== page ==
LJF: Longest Job First Scheduling Algorithm

In this tutorial, we will learn about the Longest Job First Scheduling Algorithm with the help of example. By Monika Sharma Last updated : May 06, 2023

What is Longest Job First Scheduling (LJF) Algorithm?

The LJF, which stands for Longest Job Scheduling Algorithm keeps track of the Burst time of all the available processes at the arrival time itself and then assigns the processor to that process which has the longest burst time. It a type of non-preemptive scheduling algorithm where once a process starts its execution, it cannot be interrupted in between its processing and any other process can be executed only after the assigned process has completed its processing and has been terminated.

The LJF scheduling algorithm is just as the SJF. The only difference is that The SJF scheduling algorithm executes the processes with the shortest burst time first, whereas, in LJF, the processes with the longest burst time are executed first. However, LJF is not considered to be an efficient way of process scheduling because there are many drawbacks of it like the Convoy effect is displayed by it, it has very large average turn-around time and average waiting time. This results in slow processing and decreases the effectiveness of the system.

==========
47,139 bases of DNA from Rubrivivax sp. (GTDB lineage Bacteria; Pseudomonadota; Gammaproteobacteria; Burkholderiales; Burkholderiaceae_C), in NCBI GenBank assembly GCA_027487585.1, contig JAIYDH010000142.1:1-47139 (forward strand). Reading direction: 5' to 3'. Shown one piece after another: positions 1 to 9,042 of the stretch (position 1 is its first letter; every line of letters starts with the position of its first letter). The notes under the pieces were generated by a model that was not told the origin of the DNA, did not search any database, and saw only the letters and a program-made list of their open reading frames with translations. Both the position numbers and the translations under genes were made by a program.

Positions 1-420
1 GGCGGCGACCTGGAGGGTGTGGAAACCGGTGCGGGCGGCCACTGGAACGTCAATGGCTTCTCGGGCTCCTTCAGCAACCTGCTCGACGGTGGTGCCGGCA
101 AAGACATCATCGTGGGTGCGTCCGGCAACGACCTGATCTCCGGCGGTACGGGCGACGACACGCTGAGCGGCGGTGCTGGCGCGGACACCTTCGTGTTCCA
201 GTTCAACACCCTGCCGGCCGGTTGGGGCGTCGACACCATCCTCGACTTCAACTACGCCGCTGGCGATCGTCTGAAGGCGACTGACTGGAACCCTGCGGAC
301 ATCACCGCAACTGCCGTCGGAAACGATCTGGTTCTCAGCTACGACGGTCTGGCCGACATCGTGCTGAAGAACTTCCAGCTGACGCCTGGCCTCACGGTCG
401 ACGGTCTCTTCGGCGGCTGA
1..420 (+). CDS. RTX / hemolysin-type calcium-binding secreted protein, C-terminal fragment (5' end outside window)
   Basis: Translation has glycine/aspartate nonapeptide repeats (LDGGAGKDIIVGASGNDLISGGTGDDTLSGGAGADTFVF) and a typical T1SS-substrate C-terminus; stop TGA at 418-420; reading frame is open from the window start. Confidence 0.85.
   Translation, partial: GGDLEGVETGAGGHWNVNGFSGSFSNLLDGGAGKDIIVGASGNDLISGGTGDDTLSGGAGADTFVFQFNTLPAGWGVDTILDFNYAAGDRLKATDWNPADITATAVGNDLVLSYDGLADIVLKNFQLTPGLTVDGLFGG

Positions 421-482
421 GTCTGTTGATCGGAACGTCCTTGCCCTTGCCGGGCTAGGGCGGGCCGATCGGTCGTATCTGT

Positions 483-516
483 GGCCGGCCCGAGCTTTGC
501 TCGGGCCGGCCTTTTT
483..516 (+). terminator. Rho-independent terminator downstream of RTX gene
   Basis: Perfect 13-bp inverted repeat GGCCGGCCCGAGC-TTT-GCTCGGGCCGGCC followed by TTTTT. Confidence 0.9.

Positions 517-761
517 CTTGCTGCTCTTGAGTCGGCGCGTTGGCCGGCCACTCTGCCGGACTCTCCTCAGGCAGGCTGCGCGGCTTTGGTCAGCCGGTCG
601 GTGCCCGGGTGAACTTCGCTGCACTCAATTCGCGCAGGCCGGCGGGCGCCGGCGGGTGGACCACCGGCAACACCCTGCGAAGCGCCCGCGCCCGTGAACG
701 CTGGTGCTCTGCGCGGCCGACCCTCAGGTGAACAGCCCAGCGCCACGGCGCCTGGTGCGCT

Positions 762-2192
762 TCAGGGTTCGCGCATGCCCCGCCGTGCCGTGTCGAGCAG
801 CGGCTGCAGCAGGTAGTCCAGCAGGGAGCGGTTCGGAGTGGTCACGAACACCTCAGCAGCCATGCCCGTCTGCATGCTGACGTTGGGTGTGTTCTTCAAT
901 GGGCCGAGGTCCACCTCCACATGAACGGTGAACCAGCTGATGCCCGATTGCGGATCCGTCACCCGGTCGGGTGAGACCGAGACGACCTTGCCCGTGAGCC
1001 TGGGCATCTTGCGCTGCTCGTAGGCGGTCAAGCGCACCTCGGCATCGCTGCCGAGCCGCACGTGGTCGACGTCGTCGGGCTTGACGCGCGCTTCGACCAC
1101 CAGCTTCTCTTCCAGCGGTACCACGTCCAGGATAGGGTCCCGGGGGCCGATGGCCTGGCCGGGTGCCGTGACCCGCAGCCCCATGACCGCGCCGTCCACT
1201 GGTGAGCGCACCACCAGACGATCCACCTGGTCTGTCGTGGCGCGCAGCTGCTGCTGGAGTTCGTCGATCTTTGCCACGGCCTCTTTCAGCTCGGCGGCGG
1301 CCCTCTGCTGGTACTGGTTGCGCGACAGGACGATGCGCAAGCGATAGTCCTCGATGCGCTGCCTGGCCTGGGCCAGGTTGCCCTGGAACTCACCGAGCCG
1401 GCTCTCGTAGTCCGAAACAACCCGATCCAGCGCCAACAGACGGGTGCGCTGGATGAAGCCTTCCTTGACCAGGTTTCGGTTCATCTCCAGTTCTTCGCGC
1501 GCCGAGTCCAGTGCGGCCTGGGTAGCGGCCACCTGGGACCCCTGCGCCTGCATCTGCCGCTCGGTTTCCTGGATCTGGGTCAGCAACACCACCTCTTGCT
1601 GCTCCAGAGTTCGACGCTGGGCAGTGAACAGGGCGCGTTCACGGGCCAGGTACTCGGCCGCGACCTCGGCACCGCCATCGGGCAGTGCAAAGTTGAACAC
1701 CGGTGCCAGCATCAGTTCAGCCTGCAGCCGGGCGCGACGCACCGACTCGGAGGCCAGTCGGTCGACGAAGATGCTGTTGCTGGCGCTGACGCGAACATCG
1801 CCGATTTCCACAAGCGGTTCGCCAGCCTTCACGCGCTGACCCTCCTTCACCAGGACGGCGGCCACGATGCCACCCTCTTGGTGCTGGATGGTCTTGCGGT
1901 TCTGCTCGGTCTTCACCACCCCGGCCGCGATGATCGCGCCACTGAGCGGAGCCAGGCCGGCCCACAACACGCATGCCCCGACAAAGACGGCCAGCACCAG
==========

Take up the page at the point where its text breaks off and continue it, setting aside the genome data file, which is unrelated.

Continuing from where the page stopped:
LJF Algorithm Example

Let us explain it with the help of an example to understand it better.

Suppose there are four processes with process ID's P1, P2, P3, and P4 and they enter into the CPU as follows:

LJF algorithm

So, if the OS follows the FCFS algorithm for scheduling these processes, then they will be executed in the following manner:

Gant Chart

LJF algorithm


As the processes keep arriving, the one with the largest burst time are executed first. And no process can interrupt in the execution of the other process in between.

LJF algorithm

Total Turn Around Time = 2 + 11 + 6 + 8
            = 27 milliseconds
Average Turn Around Time= Total Turn Around Time / Total No. of Processes
            = 27 / 4
            = 6.75 milliseconds

Total Waiting Time = 0 + 10 + 0 + 5
            = 15 milliseconds
Average Waiting Time = Total Waiting Time / Total No. of Processes
            = 15 / 4
            = 3.75 milliseconds

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